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North American Animals - mamals, birds, reptiles, insects

 Night Snake (Hypsiglena torquata)




Night Snake | Hypsiglena torquata photo
Night Snake, New Mexico

Photograph by Gary M Stolz, U.S. Fish and Wildlife Service. License: Public Domain.  (view image details)

NIGHT SNAKE FACTS

Description
The Night Snake is pale grey, beige or light brown with pairs of brown blotches down the back. There are usually three large black blotches on the neck. The underside is white or yellow. It has a flat head with a brown bar behind eyes and white lips. The scales are smooth and may be iridescent. Juveniles are similar to adults.

Size
25cm - 35 cm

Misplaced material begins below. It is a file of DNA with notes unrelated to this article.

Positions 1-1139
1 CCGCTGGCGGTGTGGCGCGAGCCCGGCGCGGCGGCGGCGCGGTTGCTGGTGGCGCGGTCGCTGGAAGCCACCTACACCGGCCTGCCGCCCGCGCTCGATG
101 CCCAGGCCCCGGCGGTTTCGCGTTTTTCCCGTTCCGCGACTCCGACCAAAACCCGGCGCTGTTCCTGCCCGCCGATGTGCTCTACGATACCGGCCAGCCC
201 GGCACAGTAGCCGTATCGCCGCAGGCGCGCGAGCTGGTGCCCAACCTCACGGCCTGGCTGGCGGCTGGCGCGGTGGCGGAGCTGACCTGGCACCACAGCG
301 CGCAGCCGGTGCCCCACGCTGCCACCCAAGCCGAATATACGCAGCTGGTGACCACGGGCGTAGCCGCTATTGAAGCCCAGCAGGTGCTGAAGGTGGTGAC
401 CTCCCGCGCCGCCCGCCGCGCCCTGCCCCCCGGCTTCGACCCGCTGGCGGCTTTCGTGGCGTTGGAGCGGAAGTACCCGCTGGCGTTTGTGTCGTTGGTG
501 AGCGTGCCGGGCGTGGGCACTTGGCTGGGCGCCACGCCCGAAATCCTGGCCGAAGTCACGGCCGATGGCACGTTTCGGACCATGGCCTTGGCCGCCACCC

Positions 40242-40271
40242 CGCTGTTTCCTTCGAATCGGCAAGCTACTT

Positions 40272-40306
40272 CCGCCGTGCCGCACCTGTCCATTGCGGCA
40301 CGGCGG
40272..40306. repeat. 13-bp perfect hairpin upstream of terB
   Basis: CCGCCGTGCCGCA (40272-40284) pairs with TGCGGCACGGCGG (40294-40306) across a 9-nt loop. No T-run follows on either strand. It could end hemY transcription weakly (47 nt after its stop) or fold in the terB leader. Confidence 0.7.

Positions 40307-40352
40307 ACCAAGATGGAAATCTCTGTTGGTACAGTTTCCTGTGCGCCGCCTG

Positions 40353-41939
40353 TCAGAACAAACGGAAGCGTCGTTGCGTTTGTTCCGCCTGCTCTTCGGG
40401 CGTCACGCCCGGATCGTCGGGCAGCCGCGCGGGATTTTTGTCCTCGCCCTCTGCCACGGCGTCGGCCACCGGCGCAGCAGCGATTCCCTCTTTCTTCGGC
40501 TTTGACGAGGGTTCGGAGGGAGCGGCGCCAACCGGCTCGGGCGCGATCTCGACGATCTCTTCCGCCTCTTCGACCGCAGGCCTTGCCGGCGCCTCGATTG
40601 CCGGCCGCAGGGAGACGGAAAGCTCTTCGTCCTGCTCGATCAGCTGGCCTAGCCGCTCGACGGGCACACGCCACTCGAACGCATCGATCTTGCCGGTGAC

Environment
arid areas, shrubland, desert, suburban areas, grassland. Prefers areas with good ground cover. Often found under rocks.

Food
eats mainly lizards and lizard eggs. May also eat small snakes, frogs, salamanders, invertebrates.

Breeding
Lays eggs from April to September.

Range
Found in western United States from southern California to Washington. Also extends south into Baja California in Mexico

Notes
The Night Snake is non-venomous, and docile and easily handled. It may flatten its head and coli up vibrating its tail when disturbed.

Classification
Class:Reptilia
Order:Squamata (Serpentes)
Family:Colubridae
Genus:Hypsiglena
Species:torquata
Common Name:Night Snake